A Germaphobe’s Journey

germs

I was brought up in a house where the smell of bleach was quite common.  As a family, we always used separate utensils for serving food and never shared drinks or ate off each other’s plates.  If a grape fell on the floor, it was discarded.  My mom put bleach in the dishwasher.  Mom still bleaches her dishes and whips out a bottle of Purell faster than a quickdraw gun fight in a western movie.

Over the years, my wife has been quick to point out how irrational it is that I won’t drink out of her water glass (or let her drink out of mine), but I will kiss her.

I do all of the cooking in my house.  I love to cook and was brought up valuing family meals with high quality food.  But, I think one of the reasons why I’ve always cooked for myself (and now my family) is because others’ cleanliness standards were below mine.

Over the past few years, I’ve experienced a transformation.  I’ve now boomeranged over to the Dark (dirty) Side.  I eat off my kids’ plates.  I eat stuff that’s fallen on the ground.  I share drinks.  I eat snacks that have been tainted with grubby kids’ fingers.  I eat my meat and seafood even more rare than before.  My eggs are now over VERY easy.

I no longer view germs as the enemy, or at least I no longer view them as intruders that my body can’t easily defeat.  Sure, bacteria is sometimes deadly, but my gut-feel risk analysis tells me I’ll be OK.

My defection has been more of a journey than an event.  It started years ago with a book I read called Eat, Drink, and Be Merry by Dr. Dean Edell.  The premise is that people need to relax more about the threat of germs and disease- worrying is actually bad for our health.   He provides data and examples of Americans’ hysteria over bacteria- and how the media and the medical profession has fueled this frenzy.  [For some very interesting excerpts, see below in the comments section.]

I was pushed further towards the Dark Side when, on a recent car trip, we were showing our kids the Cosmos series on the car TV.  In an episode called “One Voice In The Cosmic Fugue” Carl Sagan explains: due to billions of years of natural selection, life has thrived.  The human race and all organisms today represent 4 billion years of perfect evolutionary adaptation.  In a nutshell, I now trust and have confidence in my body’s immune system.

Last week, I received a timely and very interesting email from a customer:

Hi Scott,

I am typically on my own in the store and thus rarely have need of a restroom, but I used the one there for the first time last week. While I did note that the soap there is apparently “Triclosan free,” I question why MOMs is reinforcing the use of “antibacterial” soap at all? As a researcher and health and safety advocate, I’ve been frustrated by antibacterial products on the market now for more than a decade. You probably know that antibacterial soap, whether Triclosan or other, cleans no better than regular soap. While your store may be choosing a better and safer antibacterial product than that available in the mainstream, using harsh and dangerous endocrine disrupting chemicals like Triclosan and similar, I’d really like to see informed locations like MOMs… going further to actively educate their customer base about the choice.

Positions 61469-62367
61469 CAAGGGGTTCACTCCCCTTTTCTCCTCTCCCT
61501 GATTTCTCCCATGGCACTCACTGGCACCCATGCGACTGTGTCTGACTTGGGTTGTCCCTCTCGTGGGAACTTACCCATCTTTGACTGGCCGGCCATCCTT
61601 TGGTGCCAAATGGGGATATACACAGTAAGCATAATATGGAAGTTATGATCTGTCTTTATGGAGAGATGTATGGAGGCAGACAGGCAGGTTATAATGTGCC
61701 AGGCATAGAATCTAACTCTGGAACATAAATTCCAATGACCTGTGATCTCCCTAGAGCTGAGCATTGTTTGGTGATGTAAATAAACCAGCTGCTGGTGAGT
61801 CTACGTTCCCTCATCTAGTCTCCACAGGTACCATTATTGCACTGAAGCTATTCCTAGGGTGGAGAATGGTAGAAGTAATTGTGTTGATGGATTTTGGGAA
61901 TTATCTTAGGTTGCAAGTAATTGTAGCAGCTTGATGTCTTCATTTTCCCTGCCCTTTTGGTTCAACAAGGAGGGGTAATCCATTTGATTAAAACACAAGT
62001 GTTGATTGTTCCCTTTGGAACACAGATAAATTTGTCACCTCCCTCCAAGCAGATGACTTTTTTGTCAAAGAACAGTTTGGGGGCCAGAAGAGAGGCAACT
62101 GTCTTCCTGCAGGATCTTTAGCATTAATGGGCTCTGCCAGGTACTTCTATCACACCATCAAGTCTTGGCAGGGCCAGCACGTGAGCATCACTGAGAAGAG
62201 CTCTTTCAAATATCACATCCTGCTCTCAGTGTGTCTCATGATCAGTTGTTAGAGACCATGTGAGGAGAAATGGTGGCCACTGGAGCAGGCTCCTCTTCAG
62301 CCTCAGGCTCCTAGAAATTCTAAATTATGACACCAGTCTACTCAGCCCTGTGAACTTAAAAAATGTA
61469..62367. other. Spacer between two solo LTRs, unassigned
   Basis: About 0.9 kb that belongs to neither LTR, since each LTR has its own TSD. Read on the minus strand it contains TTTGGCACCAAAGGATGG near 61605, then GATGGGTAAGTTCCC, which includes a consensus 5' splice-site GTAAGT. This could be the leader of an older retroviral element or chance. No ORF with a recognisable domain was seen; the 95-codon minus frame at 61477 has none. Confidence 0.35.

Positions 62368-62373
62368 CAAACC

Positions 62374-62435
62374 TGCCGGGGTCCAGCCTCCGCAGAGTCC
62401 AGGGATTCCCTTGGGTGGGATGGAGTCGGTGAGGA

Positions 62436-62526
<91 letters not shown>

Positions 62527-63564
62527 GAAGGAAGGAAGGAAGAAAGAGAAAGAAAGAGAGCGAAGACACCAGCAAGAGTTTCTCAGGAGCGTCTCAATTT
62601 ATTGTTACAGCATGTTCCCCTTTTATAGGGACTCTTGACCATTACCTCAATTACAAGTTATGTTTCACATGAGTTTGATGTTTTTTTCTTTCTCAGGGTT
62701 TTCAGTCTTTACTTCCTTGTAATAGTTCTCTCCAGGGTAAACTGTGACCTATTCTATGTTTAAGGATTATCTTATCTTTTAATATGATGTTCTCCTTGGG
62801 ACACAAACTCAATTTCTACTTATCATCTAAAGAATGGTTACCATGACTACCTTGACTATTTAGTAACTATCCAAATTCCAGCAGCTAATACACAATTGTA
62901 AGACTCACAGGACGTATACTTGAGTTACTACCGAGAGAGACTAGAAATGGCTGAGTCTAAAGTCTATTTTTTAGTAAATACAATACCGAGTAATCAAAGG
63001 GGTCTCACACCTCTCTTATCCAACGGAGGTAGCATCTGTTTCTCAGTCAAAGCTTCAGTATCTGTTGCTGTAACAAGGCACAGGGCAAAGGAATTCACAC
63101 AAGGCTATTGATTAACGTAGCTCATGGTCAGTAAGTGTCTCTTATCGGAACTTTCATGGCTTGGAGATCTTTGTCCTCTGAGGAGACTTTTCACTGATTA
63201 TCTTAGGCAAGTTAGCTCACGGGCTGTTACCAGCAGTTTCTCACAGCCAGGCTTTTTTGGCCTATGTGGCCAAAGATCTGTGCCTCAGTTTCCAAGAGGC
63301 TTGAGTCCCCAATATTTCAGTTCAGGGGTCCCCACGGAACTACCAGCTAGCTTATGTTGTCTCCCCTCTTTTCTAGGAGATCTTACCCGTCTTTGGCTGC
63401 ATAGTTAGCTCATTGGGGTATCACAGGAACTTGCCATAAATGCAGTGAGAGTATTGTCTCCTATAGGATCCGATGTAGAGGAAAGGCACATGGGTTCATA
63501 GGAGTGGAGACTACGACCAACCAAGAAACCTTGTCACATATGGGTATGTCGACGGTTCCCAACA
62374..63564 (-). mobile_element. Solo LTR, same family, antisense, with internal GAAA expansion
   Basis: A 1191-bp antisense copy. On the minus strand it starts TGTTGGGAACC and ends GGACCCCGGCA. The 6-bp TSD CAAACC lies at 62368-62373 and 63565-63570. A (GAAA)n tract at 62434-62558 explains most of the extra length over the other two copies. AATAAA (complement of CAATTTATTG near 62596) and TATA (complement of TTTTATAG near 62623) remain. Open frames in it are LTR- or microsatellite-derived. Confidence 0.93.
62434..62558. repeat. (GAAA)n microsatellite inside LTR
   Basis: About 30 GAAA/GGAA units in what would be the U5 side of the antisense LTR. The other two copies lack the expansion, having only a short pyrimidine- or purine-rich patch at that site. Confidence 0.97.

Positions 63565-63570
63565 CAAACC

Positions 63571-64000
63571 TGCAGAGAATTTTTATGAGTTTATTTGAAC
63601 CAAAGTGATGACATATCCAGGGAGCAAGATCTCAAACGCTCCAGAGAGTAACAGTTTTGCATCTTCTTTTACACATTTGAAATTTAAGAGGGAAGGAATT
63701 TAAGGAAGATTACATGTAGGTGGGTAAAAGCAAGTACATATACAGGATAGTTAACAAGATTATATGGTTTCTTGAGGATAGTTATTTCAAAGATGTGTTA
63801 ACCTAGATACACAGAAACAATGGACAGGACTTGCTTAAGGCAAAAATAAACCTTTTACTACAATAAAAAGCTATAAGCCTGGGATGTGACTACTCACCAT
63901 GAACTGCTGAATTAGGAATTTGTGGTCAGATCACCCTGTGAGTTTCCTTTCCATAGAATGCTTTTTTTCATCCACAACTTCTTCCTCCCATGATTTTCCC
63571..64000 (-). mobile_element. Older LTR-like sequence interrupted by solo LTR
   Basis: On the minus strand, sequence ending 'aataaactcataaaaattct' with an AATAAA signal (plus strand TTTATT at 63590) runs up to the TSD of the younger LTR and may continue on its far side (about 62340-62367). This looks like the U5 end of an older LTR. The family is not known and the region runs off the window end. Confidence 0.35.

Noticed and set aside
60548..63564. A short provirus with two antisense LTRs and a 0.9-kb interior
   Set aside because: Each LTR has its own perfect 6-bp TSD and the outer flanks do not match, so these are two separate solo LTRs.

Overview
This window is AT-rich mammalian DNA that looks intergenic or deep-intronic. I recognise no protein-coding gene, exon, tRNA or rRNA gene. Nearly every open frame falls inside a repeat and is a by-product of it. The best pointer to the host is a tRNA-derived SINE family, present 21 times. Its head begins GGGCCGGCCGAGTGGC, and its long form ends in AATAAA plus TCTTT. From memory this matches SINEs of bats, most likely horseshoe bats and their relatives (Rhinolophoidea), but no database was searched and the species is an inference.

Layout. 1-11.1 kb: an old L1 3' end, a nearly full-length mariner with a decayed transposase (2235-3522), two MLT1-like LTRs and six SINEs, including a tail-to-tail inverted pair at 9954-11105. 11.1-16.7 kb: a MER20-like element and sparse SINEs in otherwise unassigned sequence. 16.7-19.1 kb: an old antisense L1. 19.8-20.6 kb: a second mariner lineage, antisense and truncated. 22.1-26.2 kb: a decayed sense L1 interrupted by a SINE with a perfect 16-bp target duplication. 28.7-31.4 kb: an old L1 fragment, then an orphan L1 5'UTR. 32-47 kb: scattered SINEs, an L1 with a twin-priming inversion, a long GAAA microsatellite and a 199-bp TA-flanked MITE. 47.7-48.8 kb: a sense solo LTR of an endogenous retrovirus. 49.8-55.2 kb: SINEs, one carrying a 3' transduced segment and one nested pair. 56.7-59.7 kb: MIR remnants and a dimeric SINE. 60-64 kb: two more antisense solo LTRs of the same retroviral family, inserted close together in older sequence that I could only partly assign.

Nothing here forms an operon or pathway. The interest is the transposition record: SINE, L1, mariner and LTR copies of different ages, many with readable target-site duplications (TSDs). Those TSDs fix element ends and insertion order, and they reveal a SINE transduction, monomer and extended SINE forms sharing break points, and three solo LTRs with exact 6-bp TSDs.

The customer included several links about the harmful effects of antibacterial agents. NIH investigators found that triclosan impairs heart muscle function; the American Medical Association suggested in 2000 that use of anti-microbials be discontinued; an effort to ban triclosan was introduced to the American Public Health Association.  The Minnesota government won’t even buy antibacterial products anymore!

CleanWellIn MOM’s store bathrooms, we use hand soap with natural antibacterial thyme oil.  This soap is effective, safe and shows that there are alternatives to the harsh chemicals contained in many hand soaps.  While I don’t think it’s particularly necessary for our soap to be antibacterial (even if all-natural and Triclosan-free), I think this is a good compromise.

Thanks to this customer, soon there will be signs posted in all MOM’s bathrooms that urge people to think twice before using conventional antibacterials in their hand soap.

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11 Responses to A Germaphobe’s Journey

  1. Scott says:

    “Maybe people were better off, psychologically, before we learned that we share this planet with countless trillions of earthlings we cannot see. It is reasonable to fear infectious diseases. They can harm us, as I will discuss shortly. But we are more freaked out than we need to be. While in medical school, a microbiology professor horrified me with the notion that if every bit of our flesh, every atom and molecule, were suddenly to disappear, a perfect image of our bodies would remain, comprised of all the microorganisms that live in and on us. Immediately upon birth, a baby’s body is colonized by a vast jungle of tiny critters: bacteria, parasites, fungi, yeast, and viruses. The first invaders come from Mom and the rest from others who touch and breath on the baby. After a few weeks of life, a pattern of microorganisms is established that remains with us all our lives. Their names would fill pages and pages of this book” (240).

  2. Scott says:

    “Without doubt, germs can and do cause diseases. But please keep that truth in perspective. In 1920 the eight most serious disease groups were influenza, pneumonia, kidney disease, stomach disease, syphilis, diphtheria, whooping cough, and measles. Most are infectious diseases, and thanks to the era of miracle drugs and vaccines, these are not our biggest problems today. Antibiotics and vaccines heralded an era of better health and a new sense of security.
    We have been spoiled by our triumph. Now the media, among others, announce every little outbreak of any new bug, no matter what its significance or insignificance. They tend to make everything sound scary.